8. Joe: Romney took a leave in 1999 and was not active in Bain. Liberals go goo goo over fact checking organizations….check it out. Most fact checking organizations find that the Obama compaign (and Mr. Obama himself last night) have exaggerated the claim that Bain and Romney were pioneers in outsourcing jobs. Was there outsourcing through Bain held investment companies? Absolutely. Was Romney directly responsible. No evidence.

    That leaves separate the argument whether outsourcing is good or bad or neither, but just a fact of global economics. I choose to think it is the third. Some jobs need to be outsourced because we don’t want to do them.

    Others are outsourced because business climates are more favorable in other places. We need to decide how important it is to keep certain jobs here and what kind of incentives make it worthwhile versus who can do it cheaper and more effectively….the comparative advantage principle.

    Obama’s attempts to paint Romney as some job destroyer are weak and feeble and are becoming more shrill and desperate as his own record is held up to scrutiny.

    1. Joe Loveland says:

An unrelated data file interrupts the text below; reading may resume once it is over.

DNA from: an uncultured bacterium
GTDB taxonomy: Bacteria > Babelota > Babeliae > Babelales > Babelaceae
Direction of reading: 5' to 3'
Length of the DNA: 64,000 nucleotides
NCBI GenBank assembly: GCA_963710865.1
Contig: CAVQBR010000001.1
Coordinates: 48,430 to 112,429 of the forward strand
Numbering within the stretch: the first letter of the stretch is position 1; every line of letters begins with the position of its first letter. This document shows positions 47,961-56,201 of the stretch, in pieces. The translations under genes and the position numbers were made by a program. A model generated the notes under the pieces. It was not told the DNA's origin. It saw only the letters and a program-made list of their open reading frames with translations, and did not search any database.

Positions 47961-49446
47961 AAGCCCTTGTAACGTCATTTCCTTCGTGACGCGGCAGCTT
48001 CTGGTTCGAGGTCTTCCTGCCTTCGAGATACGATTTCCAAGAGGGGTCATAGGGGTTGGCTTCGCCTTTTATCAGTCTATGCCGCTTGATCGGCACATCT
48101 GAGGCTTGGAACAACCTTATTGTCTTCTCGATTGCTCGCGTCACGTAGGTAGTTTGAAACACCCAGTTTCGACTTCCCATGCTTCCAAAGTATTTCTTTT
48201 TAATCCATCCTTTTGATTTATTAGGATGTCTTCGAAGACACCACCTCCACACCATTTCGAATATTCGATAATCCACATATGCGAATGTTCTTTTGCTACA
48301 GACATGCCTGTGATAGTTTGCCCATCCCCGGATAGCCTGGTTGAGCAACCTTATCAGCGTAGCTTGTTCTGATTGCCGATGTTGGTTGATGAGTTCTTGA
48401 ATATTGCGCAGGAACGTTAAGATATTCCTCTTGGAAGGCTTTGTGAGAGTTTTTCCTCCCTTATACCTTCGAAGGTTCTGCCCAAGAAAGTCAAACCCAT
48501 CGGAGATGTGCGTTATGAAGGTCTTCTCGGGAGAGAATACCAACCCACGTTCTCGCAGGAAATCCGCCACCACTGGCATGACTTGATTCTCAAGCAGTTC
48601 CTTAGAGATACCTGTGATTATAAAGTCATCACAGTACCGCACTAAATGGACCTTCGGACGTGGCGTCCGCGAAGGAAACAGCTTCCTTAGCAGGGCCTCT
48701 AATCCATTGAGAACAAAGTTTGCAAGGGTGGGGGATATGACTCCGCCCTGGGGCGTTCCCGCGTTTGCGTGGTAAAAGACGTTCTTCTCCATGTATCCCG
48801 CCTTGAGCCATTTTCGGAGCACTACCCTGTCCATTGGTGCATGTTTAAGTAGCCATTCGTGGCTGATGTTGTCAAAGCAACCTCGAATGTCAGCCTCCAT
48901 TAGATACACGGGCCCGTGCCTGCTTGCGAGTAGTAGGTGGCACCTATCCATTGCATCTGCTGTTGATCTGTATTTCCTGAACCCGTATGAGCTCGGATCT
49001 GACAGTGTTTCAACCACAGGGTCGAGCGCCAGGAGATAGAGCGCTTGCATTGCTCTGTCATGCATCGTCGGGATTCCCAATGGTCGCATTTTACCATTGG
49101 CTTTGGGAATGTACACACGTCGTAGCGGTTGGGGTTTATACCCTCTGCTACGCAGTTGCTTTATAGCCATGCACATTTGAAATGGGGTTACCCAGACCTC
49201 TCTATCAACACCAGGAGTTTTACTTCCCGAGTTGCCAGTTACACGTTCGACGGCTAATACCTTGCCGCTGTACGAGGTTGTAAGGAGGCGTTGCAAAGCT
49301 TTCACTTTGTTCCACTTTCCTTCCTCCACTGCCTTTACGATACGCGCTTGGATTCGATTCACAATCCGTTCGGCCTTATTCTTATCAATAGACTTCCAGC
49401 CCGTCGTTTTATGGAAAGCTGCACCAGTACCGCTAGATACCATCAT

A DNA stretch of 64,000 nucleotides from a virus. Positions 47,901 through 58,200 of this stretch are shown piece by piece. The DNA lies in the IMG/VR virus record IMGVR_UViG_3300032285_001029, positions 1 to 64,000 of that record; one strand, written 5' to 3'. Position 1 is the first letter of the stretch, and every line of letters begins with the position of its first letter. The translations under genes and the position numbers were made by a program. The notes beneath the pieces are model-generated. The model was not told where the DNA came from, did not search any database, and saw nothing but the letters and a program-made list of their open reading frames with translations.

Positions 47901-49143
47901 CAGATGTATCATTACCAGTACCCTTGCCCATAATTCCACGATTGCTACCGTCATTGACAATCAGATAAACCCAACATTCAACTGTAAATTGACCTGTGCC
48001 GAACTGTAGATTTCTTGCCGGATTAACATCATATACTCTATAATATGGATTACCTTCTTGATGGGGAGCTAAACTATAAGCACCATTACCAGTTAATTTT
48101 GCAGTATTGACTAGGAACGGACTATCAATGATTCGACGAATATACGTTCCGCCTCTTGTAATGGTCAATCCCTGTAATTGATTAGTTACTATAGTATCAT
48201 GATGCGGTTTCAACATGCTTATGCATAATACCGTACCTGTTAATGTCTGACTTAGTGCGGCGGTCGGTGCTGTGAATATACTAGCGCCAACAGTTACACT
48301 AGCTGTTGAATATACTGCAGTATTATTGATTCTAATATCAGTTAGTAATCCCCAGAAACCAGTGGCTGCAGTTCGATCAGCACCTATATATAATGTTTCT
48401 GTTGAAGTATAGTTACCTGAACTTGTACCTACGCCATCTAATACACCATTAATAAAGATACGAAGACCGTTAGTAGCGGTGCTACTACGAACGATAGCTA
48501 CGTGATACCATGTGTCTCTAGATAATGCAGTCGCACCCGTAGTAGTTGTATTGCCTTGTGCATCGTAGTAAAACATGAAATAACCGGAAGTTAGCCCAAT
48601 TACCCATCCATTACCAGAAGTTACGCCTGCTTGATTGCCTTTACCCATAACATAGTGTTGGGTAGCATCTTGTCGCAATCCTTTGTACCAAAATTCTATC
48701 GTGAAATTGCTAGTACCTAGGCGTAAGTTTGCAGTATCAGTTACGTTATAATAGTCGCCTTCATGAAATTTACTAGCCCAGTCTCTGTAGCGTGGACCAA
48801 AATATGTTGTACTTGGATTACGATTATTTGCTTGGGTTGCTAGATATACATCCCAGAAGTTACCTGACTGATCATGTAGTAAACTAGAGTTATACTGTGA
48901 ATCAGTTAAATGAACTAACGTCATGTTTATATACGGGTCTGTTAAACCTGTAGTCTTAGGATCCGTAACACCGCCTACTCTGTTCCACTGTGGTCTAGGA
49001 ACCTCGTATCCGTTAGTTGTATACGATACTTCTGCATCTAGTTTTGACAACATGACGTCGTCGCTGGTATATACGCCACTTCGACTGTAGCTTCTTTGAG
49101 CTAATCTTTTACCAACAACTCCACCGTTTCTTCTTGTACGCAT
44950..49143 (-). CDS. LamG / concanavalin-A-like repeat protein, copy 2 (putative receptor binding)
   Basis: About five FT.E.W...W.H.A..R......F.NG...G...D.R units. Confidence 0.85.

Re: “Obama’s attempts to paint Romney as some job destroyer are weak and feeble”

      Let’s take a stroll down memory lane and consult with some sources you deem more credible:

      1. Nice try, Joe. First, you have to be joking. These are politicians running for office trying to body slam their opponent and demonize him….think HC did the same to BO in the primary and vice versa. What about your vaunted Slick Willie saying BO would be carrying their bags or some such observation. Come on. You ain’t got nothing better than this?

        Four years into his administration, Mr. Obama’s record is abysmal. It is the slowest economic growth (GDP) of any first year president since the 1930s. You can deflect all you want, but the record speaks for itself.

  9. Bruce Benidt says:

    I so wanted Biden to use this line with Ryan: “Now Rep. Ryan, I want to understand this. Your trust fund is based on taxpayer money. Your family fortune was founded on your construction company building parts of the interstate highway system, a huge government program (started under a Republican president, Dwight Eisenhower) funded by the taxpayers. Now, does that make you a maker or a taker?”

    1. Erik says:

      Mind you, as a RW crank I don’t find the makers vs. takers wedge all that compelling. It’s getting tiresome. But it does fairly explicitly presume that the makers engage in commerce, have incomes, and pay taxes. And that the takers receive entitlement payments and don’t pay taxes.

      Ryan Co. ostensibly fulfills its contracts to both its corporate and governmental customers, has an income, and pays taxes.

      I don’t think this one is a stumper, Bruce.